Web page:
The City, the People, the Economy, it is sad to see the decay of the once beautiful buildings and the sad faces of the people



Voice of the Resistance, an Interview with Dr. Oscar Elías Biscet

April 19 - "I need to get to work,” says Dr. Óscar Elías Biscet. Are you familiar with him? He is perhaps the foremost Cuban democracy activist, a symbol of the general resistance to the Castro dictatorship. Has he been neglecting his work? Not exactly. For the past twelve years, essentially, he has been in prison, suffering the things that the regime’s prisoners have always suffered. George W. Bush gave him the Presidential Medal of Freedom in 2007. The recipient could not accept it in person, of course. But he has now been released from prison. The day, so long hoped for, by so many of us, was March 11. I spoke to him three weeks after.
Biscet was born in 1961 and has a wife, Elsa Morejón Hernández, and two children, Winnie and Yan. The children have been in the United States for several years; Elsa, like her husband, is in Cuba. Biscet obtained his degree in internal medicine in 1985. A few years later, he embarked on human-rights activism. In 1994, he was charged with “dangerousness,” a very common charge. It means that the individual in question will not submit meekly to dictatorial rule. In 1997, Biscet established the Lawton Foundation for Human Rights (“Lawton” being the name of the Havana neighborhood in which he lived). The organization, of course, is banned. In 1998, he spoke out strongly against abortion, particularly late-term abortion: In his work as a doctor, he saw ghastly things. The authorities responded harshly to his protest.
After being detained repeatedly — 26 times — Biscet was arrested in 1999 and thrown in prison for three years. He was released on October 31, 2002, and had 36 days outside of prison. During this time, he worked on his “Democratic Principles for Cuba” and a civic project called “Club for Friends of Human Rights.” He was again arrested on December 6, 2002, and underwent his ordeal until last March 11.

I found it somewhat amazing to hear his voice, after reading about him and writing about him for many years. His voice was low, grave, and resolute. We spoke by phone, Biscet in Havana, his questioner in New York. Serving as translator between us was Aramis Perez, of the Directorio Democrático Cubano in Miami. Biscet has felt “a kind of ambivalence” in the last few weeks. Those are his words: “a kind of ambivalence.” “I’m happy to be able to return home to my wife, but I’m unhappy to see an entire people still without freedom.” In his view, Cuba as a whole is “the big prison” while El Combinado del Este, where he and so many other dissidents have been confined, is “the little prison.” “We who live under this dictatorship look to the sea and know that the sea is our prison bars.” Biscet also says, “This great, beautiful island of Cuba has been converted by the Castro brothers into their own personal estate.” Read more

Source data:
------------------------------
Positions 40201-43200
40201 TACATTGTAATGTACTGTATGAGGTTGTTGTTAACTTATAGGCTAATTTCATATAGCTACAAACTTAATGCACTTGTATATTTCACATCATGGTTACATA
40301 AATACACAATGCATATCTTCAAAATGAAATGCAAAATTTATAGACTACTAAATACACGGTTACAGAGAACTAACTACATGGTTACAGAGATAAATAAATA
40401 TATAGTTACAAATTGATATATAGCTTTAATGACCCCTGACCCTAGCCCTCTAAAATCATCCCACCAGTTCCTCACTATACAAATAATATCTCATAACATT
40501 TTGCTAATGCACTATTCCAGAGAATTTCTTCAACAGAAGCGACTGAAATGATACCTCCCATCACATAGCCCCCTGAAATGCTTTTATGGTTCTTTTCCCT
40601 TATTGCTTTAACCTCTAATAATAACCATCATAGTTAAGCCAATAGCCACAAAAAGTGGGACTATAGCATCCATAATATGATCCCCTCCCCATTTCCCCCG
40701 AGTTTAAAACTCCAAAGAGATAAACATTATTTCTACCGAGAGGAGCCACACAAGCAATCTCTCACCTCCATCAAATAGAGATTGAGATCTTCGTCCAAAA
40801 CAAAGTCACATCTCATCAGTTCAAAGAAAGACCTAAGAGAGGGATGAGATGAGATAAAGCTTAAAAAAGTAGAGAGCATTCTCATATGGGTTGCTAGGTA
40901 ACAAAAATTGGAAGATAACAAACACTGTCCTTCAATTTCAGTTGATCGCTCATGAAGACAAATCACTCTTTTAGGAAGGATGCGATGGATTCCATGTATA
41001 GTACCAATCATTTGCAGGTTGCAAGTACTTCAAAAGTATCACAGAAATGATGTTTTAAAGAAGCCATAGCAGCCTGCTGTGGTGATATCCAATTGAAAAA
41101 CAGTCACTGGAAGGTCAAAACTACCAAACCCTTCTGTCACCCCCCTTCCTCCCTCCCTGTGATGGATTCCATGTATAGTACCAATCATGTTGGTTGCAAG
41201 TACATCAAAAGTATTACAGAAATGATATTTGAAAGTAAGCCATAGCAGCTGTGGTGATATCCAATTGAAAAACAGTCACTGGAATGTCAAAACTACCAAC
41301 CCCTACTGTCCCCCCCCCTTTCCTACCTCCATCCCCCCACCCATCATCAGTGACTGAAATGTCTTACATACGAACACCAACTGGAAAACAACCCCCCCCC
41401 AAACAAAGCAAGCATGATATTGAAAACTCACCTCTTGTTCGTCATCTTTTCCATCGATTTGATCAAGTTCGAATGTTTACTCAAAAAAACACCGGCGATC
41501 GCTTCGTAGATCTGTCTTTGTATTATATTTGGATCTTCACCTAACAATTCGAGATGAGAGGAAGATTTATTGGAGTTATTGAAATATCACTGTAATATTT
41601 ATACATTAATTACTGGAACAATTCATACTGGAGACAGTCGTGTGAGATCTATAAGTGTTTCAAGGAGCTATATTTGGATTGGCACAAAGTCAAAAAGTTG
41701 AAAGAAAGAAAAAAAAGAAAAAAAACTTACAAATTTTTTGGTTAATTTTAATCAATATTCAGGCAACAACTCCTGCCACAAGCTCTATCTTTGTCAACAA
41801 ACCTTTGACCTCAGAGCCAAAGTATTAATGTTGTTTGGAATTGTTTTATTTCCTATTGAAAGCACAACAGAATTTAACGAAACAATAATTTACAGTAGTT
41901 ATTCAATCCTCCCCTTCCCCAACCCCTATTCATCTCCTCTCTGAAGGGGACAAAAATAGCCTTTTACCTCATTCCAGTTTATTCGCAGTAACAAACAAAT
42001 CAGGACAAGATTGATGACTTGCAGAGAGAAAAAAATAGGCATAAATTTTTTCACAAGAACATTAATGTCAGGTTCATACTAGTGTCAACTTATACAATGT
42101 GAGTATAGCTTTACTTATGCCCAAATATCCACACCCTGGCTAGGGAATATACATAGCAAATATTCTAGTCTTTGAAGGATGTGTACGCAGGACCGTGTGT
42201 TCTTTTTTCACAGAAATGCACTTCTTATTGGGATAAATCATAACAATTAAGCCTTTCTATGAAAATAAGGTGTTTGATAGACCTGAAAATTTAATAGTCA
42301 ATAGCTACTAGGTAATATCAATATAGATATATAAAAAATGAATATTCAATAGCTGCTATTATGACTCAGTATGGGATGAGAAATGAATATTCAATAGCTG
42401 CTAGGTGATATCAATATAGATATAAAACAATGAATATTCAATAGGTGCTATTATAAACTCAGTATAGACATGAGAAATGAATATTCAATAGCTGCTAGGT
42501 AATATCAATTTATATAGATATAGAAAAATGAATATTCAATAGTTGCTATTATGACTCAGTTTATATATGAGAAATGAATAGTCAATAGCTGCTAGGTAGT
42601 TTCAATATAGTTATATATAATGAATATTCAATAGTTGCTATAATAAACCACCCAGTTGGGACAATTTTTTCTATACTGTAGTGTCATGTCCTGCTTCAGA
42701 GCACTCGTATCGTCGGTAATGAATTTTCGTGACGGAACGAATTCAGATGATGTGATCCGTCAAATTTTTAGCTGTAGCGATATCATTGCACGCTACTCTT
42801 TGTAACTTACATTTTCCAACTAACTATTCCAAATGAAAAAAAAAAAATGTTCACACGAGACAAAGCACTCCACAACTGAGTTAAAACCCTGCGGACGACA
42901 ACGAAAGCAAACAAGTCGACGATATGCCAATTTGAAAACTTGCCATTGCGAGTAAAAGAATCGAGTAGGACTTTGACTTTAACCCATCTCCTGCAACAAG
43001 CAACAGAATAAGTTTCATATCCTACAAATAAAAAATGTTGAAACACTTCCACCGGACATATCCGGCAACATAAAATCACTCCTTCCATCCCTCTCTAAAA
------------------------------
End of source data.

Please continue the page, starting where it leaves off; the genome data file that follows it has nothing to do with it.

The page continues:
After he destroyed everything, Fidel Castro now says that the new generation must fix it


(What's left of the Portugalete sugar mill)

April 18 - A new generation of leaders must act decisively and without hesitation to correct the errors of the past and lead the island once those who fought in the 1959 revolution are gone, Fidel Castro said in a column published Monday.
"The new generation is being called upon to rectify and change without hesitation all that should be rectified and changed," Castro wrote.
"There is no margin for error," he added.
Read more

Cuba's telephone directory from 9 years before the Castros came in and destroyed everything


Take a look at Cuba's telephone directory of December of 1949, exactly 9 years before the destruction of the island began.

The "Directorio Clasificado Comercial y Profesional" (Yellow Pages) of the city of Havana alone had 452 pages! All these businesses were stolen by the Castro brothers and almost all of them have been destroyed by their stupidity and mismanagement.

Click here to see the Yellow Pages. You could find all kind of businesses, offering all kind of products and services.

The great majority of these businesses were owned by Cubans.

Imagine how the Yellow Pages would have looked today if this gang of human termites had not destroyed everything.

Click here to see the directory of the city of Havana, including Marianao, Regla and Cojímar

Click here to see the directory of the interior of the country.